In the Royal Society for Public Health (RSPH) report, 1,479 young people (aged 14-24) scored different social media apps on their impact on depression, anxiety, loneliness, bullying and body image.
On the flipside, YouTube was voted as having the best impact on mental health. Twitter was next, followed by Facebook. Snapchat was at the bottom of the list.
“Social media may be fuelling a mental health crisis," the report concluded.
Why are some apps worse than others?
"It is interesting to see Instagram and Snapchat ranking as the worst for mental health and well-being – both platforms are very image-focused and it appears they may be driving feelings of inadequacy and anxiety in young people," said Shirley Cramer, CEO of the RSPH.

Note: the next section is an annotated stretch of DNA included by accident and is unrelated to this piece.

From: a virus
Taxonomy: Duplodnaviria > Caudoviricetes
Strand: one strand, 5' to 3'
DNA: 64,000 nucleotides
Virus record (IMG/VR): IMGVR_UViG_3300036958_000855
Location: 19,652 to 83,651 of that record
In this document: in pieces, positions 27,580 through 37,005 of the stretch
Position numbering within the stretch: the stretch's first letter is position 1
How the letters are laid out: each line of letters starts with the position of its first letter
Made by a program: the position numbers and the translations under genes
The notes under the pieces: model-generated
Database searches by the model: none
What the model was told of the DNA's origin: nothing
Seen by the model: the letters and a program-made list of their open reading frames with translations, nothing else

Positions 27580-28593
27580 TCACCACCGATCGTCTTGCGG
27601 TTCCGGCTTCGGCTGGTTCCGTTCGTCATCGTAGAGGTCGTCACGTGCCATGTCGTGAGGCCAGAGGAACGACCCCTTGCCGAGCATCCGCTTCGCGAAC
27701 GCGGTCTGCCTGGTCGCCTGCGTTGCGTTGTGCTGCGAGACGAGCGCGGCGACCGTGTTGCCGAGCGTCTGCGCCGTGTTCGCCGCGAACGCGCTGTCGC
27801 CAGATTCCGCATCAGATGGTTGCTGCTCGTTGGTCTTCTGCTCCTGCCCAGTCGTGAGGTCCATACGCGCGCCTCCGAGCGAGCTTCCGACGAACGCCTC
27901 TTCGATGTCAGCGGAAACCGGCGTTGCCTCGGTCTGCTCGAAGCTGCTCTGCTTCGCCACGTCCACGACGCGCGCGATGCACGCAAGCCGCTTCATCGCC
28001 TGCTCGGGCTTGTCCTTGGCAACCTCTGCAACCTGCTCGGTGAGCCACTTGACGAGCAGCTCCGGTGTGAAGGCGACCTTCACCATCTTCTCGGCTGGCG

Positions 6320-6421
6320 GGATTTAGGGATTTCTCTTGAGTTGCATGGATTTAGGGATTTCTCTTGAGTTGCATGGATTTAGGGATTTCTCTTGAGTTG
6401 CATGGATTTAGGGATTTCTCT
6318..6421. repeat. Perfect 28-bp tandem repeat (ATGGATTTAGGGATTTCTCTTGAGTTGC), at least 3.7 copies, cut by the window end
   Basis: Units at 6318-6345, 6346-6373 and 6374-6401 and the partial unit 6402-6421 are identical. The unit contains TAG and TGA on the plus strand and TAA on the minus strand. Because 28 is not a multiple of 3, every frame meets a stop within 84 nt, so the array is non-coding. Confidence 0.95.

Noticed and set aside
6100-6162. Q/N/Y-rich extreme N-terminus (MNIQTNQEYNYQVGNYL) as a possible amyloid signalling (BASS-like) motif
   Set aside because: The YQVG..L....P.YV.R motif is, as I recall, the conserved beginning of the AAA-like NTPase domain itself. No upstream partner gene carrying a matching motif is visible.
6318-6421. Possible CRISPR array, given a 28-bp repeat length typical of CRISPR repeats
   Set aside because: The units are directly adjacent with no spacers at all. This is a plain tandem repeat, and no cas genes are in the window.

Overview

What can be done to improve mental health online?
A BBC report outlined several initiatives to make social apps more accountable for their mental health impact.
RSPH and the Young Health Movement also want governments to step in, to ensure social media are more positive places for people with mental health issues.
This includes pop-ups alerting users to time spent on sites, apps sending users with mental health problems tools and information for getting support, and retouched photos being identified so users know when images have been digitally altered.
As Cramer said, “Social media has become a space in which we form and build relationships, shape self-identity, express ourselves, and learn about the world around us; it is intrinsically linked to mental health.”